On Sunday, Christians across the world will do as they have done for thousands of years — celebrate Easter, the day of Jesus’ resurrection on the third day after His death by crucifixion.
According to Christian beliefs, this day, this event, is considered to be the most important in the faith, owing to the necessity of the resurrection in establishing that Jesus was who He said He was and that the promises made about Him were true.
Perhaps more than that, for Christians, Easter is a reminder of the hope that another of Jesus’ promises, that of the resurrection of all believers into eternal life, awaits at the end. This event is the cornerstone on which believers lean.
Hope is a powerful thing. Hope is a necessary thing for our survival. Without hope, without us leaning on the promises of a better tomorrow and beyond, all that is left is for us to simply give up, to allow things to happen as they will.
We are in a time in which hope is not always in ready supply. The COVID-19 virus, as it has ravaged the globe, has left in its wake death, disruption and change. Our world will likely never be the same after this event. What it will look like, how we will live, remain in question.
Uncertainty is the ruling factor in our lives right now. In the biblical stories which tell us of the time between the events immediately leading to the crucifixion on Good Friday and the resurrection on what we now know as Easter Sunday, there is a narrative of confusion, of loss, a story of mourning and fear.
But, at the end of the story, there is a restoration of hope. There is always hope.
We have entered a dark and confusing time in our world’s history. It’s not necessarily entirely new, but the way we are responding, the way we are currently living, is entirely different.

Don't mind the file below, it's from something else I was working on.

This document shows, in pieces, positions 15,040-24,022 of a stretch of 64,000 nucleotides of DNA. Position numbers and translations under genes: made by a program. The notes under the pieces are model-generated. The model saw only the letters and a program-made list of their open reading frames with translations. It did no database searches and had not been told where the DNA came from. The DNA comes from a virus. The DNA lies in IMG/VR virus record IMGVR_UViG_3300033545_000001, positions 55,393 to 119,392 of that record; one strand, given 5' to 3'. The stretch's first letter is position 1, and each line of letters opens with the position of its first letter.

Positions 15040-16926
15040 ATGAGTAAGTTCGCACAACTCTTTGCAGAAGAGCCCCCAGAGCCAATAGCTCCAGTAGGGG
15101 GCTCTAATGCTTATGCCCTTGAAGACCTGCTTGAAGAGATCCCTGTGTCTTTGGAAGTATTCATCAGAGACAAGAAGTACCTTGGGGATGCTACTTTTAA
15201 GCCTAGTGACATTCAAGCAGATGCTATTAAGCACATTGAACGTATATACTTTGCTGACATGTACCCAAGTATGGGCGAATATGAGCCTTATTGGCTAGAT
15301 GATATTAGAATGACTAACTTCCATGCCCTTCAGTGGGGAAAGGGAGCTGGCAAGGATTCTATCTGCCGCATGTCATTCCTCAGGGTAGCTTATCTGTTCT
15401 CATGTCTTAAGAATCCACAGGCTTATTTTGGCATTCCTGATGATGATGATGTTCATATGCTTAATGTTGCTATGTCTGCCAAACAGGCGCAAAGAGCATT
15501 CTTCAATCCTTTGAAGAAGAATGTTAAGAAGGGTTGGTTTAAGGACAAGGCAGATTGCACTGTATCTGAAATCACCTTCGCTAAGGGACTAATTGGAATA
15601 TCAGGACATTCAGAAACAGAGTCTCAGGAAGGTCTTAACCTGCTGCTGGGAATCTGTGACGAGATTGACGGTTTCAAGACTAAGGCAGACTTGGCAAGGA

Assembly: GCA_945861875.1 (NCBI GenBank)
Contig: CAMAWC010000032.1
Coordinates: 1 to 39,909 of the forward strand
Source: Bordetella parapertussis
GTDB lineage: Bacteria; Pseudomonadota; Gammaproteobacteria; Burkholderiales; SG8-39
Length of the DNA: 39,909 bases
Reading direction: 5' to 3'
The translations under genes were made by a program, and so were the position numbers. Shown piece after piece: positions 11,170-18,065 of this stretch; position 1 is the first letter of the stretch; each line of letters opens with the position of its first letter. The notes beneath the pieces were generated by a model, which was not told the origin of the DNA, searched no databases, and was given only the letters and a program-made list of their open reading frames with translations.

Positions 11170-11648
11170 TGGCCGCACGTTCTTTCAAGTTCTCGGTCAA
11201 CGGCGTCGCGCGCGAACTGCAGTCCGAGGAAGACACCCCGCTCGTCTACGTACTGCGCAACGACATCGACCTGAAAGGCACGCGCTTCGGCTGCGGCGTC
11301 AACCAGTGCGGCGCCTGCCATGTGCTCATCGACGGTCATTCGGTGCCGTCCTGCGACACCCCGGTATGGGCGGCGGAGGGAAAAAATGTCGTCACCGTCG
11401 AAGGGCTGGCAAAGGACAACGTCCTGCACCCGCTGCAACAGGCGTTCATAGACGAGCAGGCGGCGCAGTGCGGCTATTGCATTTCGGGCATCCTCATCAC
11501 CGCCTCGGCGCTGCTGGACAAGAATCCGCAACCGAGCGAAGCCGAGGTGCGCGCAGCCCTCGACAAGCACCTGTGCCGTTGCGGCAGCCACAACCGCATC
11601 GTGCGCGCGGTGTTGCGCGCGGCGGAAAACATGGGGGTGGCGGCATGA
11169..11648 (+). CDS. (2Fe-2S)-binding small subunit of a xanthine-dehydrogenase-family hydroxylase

The fact that all this is happening during the Lenten season, leading to Easter Sunday and beyond, has not been lost on many of the faithful. In the Lenten season, many Christians forgo things — habits, pleasures, sometimes basic comforts — to remind them of their reliance on God. The observance begins with Ash Wednesday, a day intended to remind believers of their mortality and need for repentance.
The entire world has entered a Lenten season over the past few weeks. Normal life has been interrupted. Many of the things on which we rely in our daily lives have been removed from us, and not voluntarily. The reality of our own fragility, our own mortality, is something we’re forced to confront daily. It is a driving factor in our compliance with the recommendations of health officials and government officials.
But there is hope. There is always hope.
Just like Jesus’ followers in the dark days between Good Friday and Easter Sunday, we are in a holding pattern, held between what was and what is to come. The other side of all this remains unclear, uncertain. And, so often our minds dwell in the worst possible version of that future, the version that is antithetical to hope.
But, hope did not die on Good Friday. Hope lived on and does so through to this day and beyond.
Hope comes from understanding and knowing that a better day lies ahead, that there is a reason for our sacrifices and suffering, that there is meaning behind all of this.
This Easter Sunday, take time to work through the things that are causing your hope to be delayed or to falter. Share in the hope that Christians will celebrate on Sunday, the rising of the messiah, even though they must be apart for now.
Until the day when we experience our own resurrection, we share in wishing you will see the fulfillment of the Apostle Paul’s words to the Roman church in Romans 15:13: “‘I pray that God, the source of hope, will fill you completely with joy and peace because you trust in Him. Then you will overflow with confident hope through the power of the Holy Spirit.”